The family of a grandfather who died after falling down the stairs at a Wetherspoon pub during a stag do are suing the chain for more than £150,000.
Brian McAlister, 74, was making his way to the toilet on the upper floor of the Queen of Iceni pub in Norwich April 2016 when he lost his balance, slid down the bannister and toppled over it, falling nine feet down onto his head.
Brian, who also suffered a skull fracture, had to undergo gruelling rounds of surgery and was left wheelchair-bound for the rest of his life.
His daughter Pamela Suttle, blames the ‘unsafe’ layout of the staircase for allegedly making it easier for anyone who loses their footing on the stairs to go over the bannister.
An environmental health report published six months after Brian’s fall branded the staircase’s ‘unusual design’ as a safety risk.
It said: ‘A person who falls on the stairs at the Queen of Iceni is more likely to hit the handrail because it cuts across the direction in which a person falling is likely to travel.
‘The staircase was of such an unusual design that customers attending for the first time would not appreciate the increased risk when climbing the stairs.’
In papers filed at the High Court, the family’s barrister Elizabeth-Anne Gumbel QC said Brian’s accident was clearly visible on CCTV footage.
She said: ‘His fall and consequent injuries leading ultimately to his death were caused by the unsafe design of the staircase that was unsafe for a public house, where lawful visitors had to ascend the stairs to access the lavatory and where it was foreseeable that lawful visitors would also be drinking.
JD Wetherspoon claims Brian’s fall was brought on by a ‘freak set of circumstances’ unrelated to the staircase design, including his drunkenness.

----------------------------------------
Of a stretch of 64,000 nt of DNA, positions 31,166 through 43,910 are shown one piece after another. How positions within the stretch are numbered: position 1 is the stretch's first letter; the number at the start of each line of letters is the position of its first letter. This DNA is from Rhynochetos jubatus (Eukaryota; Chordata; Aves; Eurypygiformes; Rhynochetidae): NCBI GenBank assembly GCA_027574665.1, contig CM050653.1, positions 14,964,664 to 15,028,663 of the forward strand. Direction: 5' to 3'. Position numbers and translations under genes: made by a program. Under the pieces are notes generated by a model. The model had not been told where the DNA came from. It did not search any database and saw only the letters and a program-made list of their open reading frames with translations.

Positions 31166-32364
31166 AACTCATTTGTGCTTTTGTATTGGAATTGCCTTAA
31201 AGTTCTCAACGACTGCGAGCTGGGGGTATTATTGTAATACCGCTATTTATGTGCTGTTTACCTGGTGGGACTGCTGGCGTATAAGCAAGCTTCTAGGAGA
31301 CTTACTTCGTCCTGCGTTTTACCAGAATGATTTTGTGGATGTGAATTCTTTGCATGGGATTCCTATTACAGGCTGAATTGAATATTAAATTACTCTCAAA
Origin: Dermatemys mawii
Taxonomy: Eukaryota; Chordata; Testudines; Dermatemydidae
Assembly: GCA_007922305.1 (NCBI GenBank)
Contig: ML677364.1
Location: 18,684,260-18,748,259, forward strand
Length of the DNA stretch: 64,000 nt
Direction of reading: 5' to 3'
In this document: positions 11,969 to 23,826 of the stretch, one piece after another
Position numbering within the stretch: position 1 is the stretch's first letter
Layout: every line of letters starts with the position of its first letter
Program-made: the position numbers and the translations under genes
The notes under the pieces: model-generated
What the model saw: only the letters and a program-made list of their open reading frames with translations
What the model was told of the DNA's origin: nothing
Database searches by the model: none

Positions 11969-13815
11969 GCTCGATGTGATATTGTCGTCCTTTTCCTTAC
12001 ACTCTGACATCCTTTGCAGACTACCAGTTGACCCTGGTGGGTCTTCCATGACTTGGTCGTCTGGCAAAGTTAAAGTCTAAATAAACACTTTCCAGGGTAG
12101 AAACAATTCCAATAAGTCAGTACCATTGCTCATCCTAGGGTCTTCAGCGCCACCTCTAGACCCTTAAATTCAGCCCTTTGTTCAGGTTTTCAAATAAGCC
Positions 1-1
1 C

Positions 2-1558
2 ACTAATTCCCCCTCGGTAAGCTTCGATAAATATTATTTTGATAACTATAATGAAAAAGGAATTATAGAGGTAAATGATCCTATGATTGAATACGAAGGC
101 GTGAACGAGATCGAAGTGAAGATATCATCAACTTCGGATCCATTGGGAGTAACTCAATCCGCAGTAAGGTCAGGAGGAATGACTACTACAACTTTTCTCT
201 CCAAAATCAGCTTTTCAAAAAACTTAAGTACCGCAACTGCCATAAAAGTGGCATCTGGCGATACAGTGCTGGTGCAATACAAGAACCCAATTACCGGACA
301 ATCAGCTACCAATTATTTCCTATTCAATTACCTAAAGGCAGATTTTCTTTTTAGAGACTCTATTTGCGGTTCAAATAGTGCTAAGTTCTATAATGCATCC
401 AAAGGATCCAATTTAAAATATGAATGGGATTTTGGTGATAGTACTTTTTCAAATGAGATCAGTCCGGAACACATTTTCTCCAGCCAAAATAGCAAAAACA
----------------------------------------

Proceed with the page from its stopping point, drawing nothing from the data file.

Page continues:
The company’s barrister, Jonathan Payne, said he ‘used the staircase at a time when he was intoxicated to the extent that he was unsteady on his feet’ and paramedics had to give him ‘alcohol detoxification medication’.
It was alleged Mr McAlister may have fell backwards after suddenly fainting and spun round as he fell, sending him onto and then over the rail.
Mr Payne continued: ‘It is denied that the staircase had an unsafe design either as claimed or at all. The staircase complied with all relevant building regulations.
‘It appears from the evidence collated after this unfortunate incident that at the material time the deceased was engaged on a stag party and was intoxicated.
‘When the deceased ascended the staircase he appeared to be unstable and tripped up the first landing, albeit he regained his footing.
‘This was not a normal or foreseeable use of the staircase. It represented a freak set of circumstances.’
There have been no reported similar accidents among the ‘many millions of customers’ who have visited the pub in the 15 years since it started trading besides one individual who ‘chose to jump voluntarily from the staircase’, Mr Payne added.
A full trial of the claim is scheduled for a later date.
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